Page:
I'm not a doctor but…
Cycling injury, recovery and health issues.
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I thought I'd stick this is cycling health because it's related to diet. For me porridge is a huge cornerstone of my nutritional intake
So I eat a lot of porridge. At least 1 serve a day, where a serve is about 200g of dry stuff, on the weekends it can be 2, and even 3 in the extreme. That much dry stuff is a lot, especially for smaller people and people on relatively low calorie diets. 200g of dry stuff boils up to 1kg or more final product...
Anyway, I use mostly oats, but also semolina, rice, spelt grain and those "5 grain" type mixes that you can find. And I tend to boil it mostly in water, but do use some milk as well. Anyone have as good suggestions on what to make porridge from guidance for good ways of making it?
I'll kick things off with one of my favourites, oat/semolina in water/milk.
Bring 100g rolled oats to boil in 500ml of water. Simmer gently for 5 or 10 mins before adding 500 milk (I mostly use half fat stuff) and 100g of semolina. Simmer for 5 or 10 mins while stirring as it thickens. I also a add bit of salt. Let it cool for a good 15 minutes before eating straight from the pot. Gives it time to get a new think skin.
Can be served with any combination of butter, cold milk, sugar, cinnamon or just plain. I like it plain, especially with think skin
So I'm looking for new ideas, so please feel free to add ideas of what to make into porridge or how to make it. Like I've tried potato and pasta, neither are as good as oats, rice and semolina
If you soak the oats overnight in the cooking pot you only have to heat rather than boil them in the morning.
This supposedly reduces the amount of nutrient loss (vitamin E?) due to boiling.
I had elevated blood cholesterol levels a few years ago but no weight issues at 62kg's.
Oats and oat bran in particular were recommended. Nowadays I combine about 0.25 cup of oats and about 0.75 cup of oat bran.
Cholesterol levels are back to normal thanks to this, an overall improvement in diet and regular exercise.
The Scotts eat porridge with salt (yuck), I like mine with dates and honey.
I put a pinch of salt in mine otherwise I find them really bland, those being plain quick oats and water.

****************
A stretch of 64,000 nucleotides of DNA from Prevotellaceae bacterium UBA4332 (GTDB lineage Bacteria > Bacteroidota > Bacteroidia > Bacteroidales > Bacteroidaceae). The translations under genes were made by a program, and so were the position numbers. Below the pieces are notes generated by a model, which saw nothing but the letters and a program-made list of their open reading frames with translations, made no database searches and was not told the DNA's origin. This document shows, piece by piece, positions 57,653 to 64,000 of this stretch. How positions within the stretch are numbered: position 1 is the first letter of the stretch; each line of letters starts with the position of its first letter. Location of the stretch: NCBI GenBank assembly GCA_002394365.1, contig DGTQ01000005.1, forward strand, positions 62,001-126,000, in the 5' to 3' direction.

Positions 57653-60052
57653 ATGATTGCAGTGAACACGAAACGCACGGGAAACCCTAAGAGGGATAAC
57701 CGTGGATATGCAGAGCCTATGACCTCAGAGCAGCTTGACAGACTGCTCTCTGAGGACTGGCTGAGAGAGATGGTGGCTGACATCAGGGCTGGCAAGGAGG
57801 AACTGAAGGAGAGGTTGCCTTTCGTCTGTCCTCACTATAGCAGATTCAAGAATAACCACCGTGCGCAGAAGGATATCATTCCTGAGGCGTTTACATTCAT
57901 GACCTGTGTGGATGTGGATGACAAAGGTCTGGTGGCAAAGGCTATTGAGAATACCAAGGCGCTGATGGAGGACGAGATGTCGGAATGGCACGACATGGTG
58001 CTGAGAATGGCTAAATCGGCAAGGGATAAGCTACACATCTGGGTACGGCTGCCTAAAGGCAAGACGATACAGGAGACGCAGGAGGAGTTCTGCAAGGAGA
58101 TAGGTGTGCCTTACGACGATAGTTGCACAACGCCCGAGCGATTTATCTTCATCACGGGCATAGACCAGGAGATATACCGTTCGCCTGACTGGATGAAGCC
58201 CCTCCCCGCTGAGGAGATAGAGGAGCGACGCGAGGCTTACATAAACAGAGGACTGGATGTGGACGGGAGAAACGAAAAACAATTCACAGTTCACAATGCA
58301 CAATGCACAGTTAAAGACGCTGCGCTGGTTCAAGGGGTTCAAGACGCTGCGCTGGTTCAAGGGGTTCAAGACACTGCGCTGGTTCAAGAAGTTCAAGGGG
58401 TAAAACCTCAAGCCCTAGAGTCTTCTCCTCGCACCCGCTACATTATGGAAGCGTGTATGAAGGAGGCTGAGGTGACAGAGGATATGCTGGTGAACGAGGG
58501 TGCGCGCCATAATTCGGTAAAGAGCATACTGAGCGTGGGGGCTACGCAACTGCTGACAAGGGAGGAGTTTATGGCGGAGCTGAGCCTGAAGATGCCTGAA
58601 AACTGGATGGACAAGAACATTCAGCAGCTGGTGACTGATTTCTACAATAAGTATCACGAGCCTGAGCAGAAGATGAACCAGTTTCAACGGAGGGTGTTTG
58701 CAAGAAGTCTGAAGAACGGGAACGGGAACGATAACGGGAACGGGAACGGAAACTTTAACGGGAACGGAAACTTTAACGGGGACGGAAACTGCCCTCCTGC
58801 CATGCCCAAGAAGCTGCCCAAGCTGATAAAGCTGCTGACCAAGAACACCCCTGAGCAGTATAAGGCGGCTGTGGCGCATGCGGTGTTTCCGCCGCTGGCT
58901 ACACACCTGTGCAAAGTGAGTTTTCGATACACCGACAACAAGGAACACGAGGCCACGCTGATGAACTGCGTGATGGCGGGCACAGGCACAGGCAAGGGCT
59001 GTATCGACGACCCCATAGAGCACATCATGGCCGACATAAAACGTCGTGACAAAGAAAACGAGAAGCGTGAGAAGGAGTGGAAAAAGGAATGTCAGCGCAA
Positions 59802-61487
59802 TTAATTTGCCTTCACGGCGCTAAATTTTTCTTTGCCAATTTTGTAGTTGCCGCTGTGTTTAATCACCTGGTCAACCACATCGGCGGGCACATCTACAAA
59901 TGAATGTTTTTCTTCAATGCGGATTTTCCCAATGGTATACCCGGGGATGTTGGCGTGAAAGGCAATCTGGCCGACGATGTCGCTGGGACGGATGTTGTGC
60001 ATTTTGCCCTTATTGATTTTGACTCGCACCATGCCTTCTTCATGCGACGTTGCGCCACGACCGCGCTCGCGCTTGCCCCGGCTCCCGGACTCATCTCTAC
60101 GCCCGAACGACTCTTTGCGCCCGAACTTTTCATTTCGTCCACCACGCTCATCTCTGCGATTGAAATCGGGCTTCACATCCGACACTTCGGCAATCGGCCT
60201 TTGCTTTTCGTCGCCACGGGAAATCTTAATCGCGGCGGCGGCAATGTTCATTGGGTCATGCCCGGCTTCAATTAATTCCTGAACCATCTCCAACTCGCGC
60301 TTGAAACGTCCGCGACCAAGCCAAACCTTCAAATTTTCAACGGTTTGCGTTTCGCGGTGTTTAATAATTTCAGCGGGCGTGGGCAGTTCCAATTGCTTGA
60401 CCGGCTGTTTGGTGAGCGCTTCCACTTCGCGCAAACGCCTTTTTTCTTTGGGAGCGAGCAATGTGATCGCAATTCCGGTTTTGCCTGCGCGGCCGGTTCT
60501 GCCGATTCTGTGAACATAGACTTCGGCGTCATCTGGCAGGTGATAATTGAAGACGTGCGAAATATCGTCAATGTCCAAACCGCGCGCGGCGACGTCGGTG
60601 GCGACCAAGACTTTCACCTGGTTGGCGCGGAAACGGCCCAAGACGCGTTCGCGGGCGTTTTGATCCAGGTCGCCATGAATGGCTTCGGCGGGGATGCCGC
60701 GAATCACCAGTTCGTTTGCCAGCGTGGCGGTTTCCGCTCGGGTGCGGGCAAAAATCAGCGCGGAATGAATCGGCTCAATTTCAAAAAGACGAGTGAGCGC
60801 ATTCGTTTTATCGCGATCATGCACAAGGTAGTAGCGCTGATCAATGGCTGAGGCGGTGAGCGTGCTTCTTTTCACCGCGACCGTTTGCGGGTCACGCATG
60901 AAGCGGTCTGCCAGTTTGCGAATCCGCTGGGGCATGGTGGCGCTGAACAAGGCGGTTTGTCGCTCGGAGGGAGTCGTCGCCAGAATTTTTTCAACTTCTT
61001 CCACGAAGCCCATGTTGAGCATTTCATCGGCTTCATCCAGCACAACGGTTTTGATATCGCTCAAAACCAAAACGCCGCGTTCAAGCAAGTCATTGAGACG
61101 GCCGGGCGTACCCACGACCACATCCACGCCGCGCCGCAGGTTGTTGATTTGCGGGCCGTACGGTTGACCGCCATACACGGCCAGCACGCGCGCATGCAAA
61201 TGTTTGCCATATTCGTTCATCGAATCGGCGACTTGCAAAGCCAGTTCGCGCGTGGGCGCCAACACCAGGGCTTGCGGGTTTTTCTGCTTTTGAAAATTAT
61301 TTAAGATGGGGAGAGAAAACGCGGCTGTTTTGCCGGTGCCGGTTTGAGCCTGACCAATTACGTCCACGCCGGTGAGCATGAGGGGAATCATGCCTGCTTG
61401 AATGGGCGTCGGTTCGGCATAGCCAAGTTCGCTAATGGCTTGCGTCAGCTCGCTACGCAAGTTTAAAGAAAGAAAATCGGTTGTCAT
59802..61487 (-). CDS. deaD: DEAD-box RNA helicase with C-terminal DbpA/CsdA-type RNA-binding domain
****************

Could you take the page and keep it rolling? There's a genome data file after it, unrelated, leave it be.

A guy at work saw me adding salt the other day and asked if I was Scottish
As I explained it's like making a basic cake or biscuits, the salt doesn't make it taste "salty" just knocks the blandness out.
I do sweeten it after with either honey/sugar and a cut banana too.
http://www.theyummylife.com/Slow_Cooker ... on_Oatmeal
Really good this one
I was on a non dairy kick a while back and found out by accident that oats cooked in oat milk were totally kickin'. Like porridge squared, I suppose. Bit of honey, grate sone nutmeg over, slivered almonds or sunflower seeds ir whatever = chipper!
“Lexa”: 2012 Trek Lexa S; “Bluey”: 2006 Trek 7.0FX
Samuel Johnson's 18th Century dictionary defined oats as 'a grain, which in England is generally given to horses, but in Scotland supports the people.".
I quite like it, and will add different things to it at different times, including rhubarb, crushed nuts, banana, sultanas, shredded coconut and cooking chocolate buttons.
We love porridge in winter. Our favourite is 1/2 cup of quick oats, 6 chopped dates, ground cinnamon, pinch of salt, 1/2 teaspoon brown sugar in a bowl. Fill bowl with milk (probably about a cup of milk). Microwave for 2 mins, stir, 2 lots of 30secs + stir, may need another 10 - 20 secs to get the consistency I like. Then eat and enjoy.
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I don't feel like eating in the morning but I got sick of being hungry until lunch time. So I started making overnight oats at work before I went home and eating them when I get to work on the morning because I'm hungry after a ride. I have been eating overnight oats for 3 weeks now. I don't measure the amount of oats, I just pour some into a jar (roughly the same each day), pour in enough milk to cover and leave overnight. 1 kg made me 15 serves, so it's a pretty cheap breakfast for me. I have had them plain, good, with honey flavoured greek yoghurt, really good, and with plain greek yoghurt, ok.
However, they have played havoc with my digestion. If you eat overnight oats, be prepared to drink a significant amount of extra water. I didn't and it caused problems
I'm thinking of switching to full fat greek yoghurt and coconut milk instead, mainly because I'm missing heaps of training due to the weather, I just ran out of oats and I have a tub of yoghurt and a can of coconut milk to use up. I will go back to overnight oats when my training picks up. It's a cheap breakfast and a good source of carbs for me.